...which are freely available in churches throughout Quebec - an insidious tactic working to screw credulous pewsitters. Just lovely. And love it is that Novalis has for Küng. Its website considers him "one of the most important theologians of our time", "the voice of a prophet concerned for the future". Around the time of leaving his position as Editor of the Catholic Register and taking on a new gig as Novalis' Publishing Director, Joseph Sinasac gushed that "the church needs people like Kung even when they are wrong and disagreeable. Sometimes they can also be right". Well, it would be marvellous if a rationale was given as to why we "need" the likes of Küng and, moreover, a specific example of where he has been "right". Of course, neither was provided.
X. That's how apostasy works in Canada. It's soooooo... nonchalant, carefree, sometimes debonair. It's wrong, but who cares? Küng's heresy doesn't affect my life in a personal way. After all, we "need" him and, sometimes, he's "right". It matters not that we also publish heretics like Joan Chittister (notorious American heresiarchess), Mary Jo Leddy (ex-nun, founder of dissenting Catholic New Times), Gregory Baum (excommunicated Marxist priest) and Remi de Roo (Ennegram aficionado), the latter two being enablers of the Winnipeg Statement. Hell, we'll even publish A Black Theology of Liberation by James H. Cone. We at Novalis can only do so much. So, you see, these persons need their jobs as professional Catholics. They like the prestige and the TV interviews and to consort with all the trendy people at those Martini & Rossi galas. Speaking of galas, lookee what we have here...
Novalis Generously Co-sponsors Vatican II Conference with Saint Paul University
Novalis publisher Joe Sinasac presented to Dr. Catherine Clifford, Associate Professor of Theology, and Jean Pigeon, Director of Alumni and Development Office, a cheque for the upcoming fall conference at St. Paul University, "Vatican II: For the Next Generation," September 27-29, 2012. In addition to co-sponsoring the conference, Novalis will be featuring a number of its authors, including Meg Lavin (Vatican II: 50 Years of Evolution and Revolution in the Catholic Church) and Remi de Roo (Remi de Roo: Chronicles of a Vatican II Bishop).
XI. Now let's focus in on that embedded photograph. Do you see that cheque Mr. Sinasac is handing over to Professor Clifford? The amount is unknown to this writer, but it's safe to assume it to be hefty. It would have to be - big venue, big names, free booze, good times. Now the donation wouldn't be of concern to a plebeian like yours truly, but for a couple of qualifiers: if, firstly, Novalis was a publisher loyal to the Magisterium - which it categorically isn't, as indicated above, detailedly so in my analysis two years ago; and if, secondly, Novalis was a private company, wholly subsidized by its own products and sales, which it definitely ain't. A perusal of Novalis' homepage displays, down at the bottom right, the Canadian federal government identifier with this appended text: "We acknowledge the financial support of the Government of Canada through the Canada Book Fund for business development activities". Time, therefore, for an internet search...
XII. Jumping on over to the Canadian Heritage webpage for CBF recipients we learn that, for the fiscal year 2010-2011, Les Éditions Novalis Inc. received $195,752 and Bayard Canada Livres Inc. got $80,873, coming to a grand total of $276,625. Given that Bayard acquired Novalis from St. Paul University in October 2008, and that it has marketed/distributed for Novalis since 2000, isn't it suspicion rousing that money is accrued by way of separate applications? You betchya. One entity, two applications. Why? Anyhow, it's not the government funding as such which is the problem (though it certainly has the potential to be). Even Catholic Insight magazine - thoroughly orthodox yet a smaller operation, gets some money from the feds via the Canada Periodical Fund. It received $23,635 for the fiscal year 2011-2012. Rather, the issue relates to how Canadian taxpayer-supplied funds are being spent within the Catholic milieu. As a Catholic, the fact that my tax dollars - however circuitously and miniscule - are being expended by Novalis to financially sponsor a Vatican II conference whereat heretical hippies will have the run of the show leaves me, to put it mildly, pissed.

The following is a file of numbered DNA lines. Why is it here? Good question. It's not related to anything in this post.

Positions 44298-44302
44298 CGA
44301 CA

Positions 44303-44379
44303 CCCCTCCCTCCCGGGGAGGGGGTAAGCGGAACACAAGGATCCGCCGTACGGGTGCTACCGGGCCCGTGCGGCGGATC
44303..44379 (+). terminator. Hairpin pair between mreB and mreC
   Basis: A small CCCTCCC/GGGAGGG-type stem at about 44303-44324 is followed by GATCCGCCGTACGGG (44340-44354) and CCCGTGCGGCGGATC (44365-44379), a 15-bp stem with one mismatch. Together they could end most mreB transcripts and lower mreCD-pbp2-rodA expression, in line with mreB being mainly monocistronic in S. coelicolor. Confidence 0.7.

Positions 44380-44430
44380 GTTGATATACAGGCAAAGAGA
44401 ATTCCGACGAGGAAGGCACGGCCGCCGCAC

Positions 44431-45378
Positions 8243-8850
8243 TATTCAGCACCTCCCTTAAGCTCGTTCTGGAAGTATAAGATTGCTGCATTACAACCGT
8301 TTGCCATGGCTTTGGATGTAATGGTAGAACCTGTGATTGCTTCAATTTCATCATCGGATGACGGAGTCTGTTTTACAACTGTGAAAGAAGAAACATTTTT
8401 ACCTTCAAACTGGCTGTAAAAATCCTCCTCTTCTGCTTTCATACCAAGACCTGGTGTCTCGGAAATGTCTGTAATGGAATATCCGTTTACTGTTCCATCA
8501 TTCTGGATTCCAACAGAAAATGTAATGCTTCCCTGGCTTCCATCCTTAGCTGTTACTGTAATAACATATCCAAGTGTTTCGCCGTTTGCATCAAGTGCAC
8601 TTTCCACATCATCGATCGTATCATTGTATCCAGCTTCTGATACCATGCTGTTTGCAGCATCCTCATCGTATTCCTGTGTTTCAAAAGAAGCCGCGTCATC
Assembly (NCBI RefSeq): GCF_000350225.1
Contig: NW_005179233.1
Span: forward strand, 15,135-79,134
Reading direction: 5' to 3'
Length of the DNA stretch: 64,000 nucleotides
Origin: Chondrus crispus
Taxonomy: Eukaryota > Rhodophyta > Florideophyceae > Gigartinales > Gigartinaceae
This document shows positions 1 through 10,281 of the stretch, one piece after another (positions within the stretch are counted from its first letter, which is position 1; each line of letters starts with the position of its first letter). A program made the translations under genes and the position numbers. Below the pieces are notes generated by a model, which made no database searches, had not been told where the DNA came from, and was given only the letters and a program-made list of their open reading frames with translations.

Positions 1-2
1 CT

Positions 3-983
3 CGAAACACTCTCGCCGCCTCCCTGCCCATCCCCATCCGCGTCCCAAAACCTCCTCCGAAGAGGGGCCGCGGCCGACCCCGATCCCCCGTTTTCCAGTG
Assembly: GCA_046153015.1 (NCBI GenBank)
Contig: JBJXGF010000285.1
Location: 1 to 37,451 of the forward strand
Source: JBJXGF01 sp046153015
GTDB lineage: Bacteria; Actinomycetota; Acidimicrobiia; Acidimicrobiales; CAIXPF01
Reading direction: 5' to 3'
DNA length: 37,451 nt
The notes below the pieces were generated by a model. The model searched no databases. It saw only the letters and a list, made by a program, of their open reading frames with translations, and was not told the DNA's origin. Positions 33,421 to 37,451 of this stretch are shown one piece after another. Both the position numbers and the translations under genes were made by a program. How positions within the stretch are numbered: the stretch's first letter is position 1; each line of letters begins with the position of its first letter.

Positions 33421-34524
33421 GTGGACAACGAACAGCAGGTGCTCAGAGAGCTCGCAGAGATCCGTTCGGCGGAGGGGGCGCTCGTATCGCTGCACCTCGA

XIII. But the crux of the treachery does not specifically involve money. Instead, it relates directly to the incestuous quid pro quo Bubbleworld of the Canadian Catholic establishment, populated by all manner of heretics, apostates, careerists, ladder climbers and other seekers of celebrity. St. Paul University used to own Novalis. Then Bayard acquired Novalis. Novalis/Bayard, portraying themselves as two distinct entities, apply to the feds for money. It gets the money, a quarter of a million dollars (and that's just one year). Then Novalis writes a cheque to St. Paul University for an upcoming conference, handing it over to its Vice Dean and Associate Professor of Theology at St. Paul University who, coincidentally, has a book published by Novalis. The money is then distributed in whatever way to aid conference participants, like Baum and De Roo, who, coincidentally, have books published by Novalis. Round and round we go. And don't you dare think occupiers of the echo chamber are exclusively from Catholic academia and publishing outlets. No way, José. The Catholic MSM, too, are residents of Bubbleworld. Cronyism is the order of the day. Moreover, failsafe mechanisms are emplaced so as to help any inhabitant of Bubbleworld should he go astray by doing something incredibly stupid in the public square.